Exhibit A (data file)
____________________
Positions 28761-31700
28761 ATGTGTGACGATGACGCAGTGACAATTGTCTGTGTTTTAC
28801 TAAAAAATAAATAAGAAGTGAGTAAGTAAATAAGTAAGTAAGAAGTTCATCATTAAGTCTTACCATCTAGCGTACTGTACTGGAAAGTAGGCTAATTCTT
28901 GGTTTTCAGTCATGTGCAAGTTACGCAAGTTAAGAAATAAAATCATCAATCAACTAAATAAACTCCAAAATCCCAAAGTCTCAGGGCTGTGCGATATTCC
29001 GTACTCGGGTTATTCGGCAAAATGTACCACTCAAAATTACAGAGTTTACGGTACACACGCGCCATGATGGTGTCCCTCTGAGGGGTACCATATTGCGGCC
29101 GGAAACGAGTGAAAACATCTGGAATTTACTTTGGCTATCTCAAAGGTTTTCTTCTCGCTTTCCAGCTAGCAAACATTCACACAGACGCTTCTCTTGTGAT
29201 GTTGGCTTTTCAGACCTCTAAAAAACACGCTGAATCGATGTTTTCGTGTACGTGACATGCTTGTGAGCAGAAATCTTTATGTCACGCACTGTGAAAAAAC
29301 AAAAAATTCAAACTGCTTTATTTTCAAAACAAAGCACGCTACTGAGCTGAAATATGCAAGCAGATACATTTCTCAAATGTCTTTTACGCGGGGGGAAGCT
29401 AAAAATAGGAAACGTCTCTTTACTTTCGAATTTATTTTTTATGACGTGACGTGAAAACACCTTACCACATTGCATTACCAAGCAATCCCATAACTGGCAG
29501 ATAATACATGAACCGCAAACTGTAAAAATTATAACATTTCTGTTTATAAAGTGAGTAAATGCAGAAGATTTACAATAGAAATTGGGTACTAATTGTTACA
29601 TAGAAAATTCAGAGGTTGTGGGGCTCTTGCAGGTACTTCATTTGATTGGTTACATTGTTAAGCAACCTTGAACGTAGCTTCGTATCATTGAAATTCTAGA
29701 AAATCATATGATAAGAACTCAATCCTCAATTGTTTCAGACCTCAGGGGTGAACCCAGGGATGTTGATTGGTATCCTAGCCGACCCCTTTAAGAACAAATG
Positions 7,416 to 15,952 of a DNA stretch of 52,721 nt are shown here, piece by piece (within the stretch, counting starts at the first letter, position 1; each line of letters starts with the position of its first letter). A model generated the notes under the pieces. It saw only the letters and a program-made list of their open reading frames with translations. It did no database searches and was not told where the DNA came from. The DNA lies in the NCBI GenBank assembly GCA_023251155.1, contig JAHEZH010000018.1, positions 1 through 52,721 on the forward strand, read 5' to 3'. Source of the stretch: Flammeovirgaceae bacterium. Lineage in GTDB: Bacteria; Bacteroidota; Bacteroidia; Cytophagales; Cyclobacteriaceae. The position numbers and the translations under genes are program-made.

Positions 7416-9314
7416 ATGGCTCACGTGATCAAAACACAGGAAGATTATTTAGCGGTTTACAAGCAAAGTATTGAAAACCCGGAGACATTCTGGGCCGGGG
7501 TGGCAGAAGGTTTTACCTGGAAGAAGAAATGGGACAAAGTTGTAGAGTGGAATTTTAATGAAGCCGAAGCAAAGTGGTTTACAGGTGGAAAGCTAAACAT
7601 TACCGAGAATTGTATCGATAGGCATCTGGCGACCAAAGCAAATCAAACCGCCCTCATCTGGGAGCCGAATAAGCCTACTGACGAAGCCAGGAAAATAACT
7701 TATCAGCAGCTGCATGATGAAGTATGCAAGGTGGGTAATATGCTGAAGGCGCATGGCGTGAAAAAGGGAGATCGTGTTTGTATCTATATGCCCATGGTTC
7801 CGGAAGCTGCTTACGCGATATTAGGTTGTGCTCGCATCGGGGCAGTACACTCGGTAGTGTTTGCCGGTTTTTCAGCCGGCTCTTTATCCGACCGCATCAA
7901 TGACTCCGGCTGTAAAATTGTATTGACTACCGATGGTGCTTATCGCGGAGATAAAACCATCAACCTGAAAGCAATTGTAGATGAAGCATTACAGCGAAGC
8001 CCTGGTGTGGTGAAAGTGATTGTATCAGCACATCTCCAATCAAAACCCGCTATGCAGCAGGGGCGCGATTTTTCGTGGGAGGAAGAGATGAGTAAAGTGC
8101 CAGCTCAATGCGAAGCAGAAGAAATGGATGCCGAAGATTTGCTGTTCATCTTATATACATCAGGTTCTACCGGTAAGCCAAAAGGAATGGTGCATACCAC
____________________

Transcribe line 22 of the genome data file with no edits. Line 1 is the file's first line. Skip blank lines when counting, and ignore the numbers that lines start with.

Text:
8101 CAGCTCAATGCGAAGCAGAAGAAATGGATGCCGAAGATTTGCTGTTCATCTTATATACATCAGGTTCTACCGGTAAGCCAAAAGGAATGGTGCATACCAC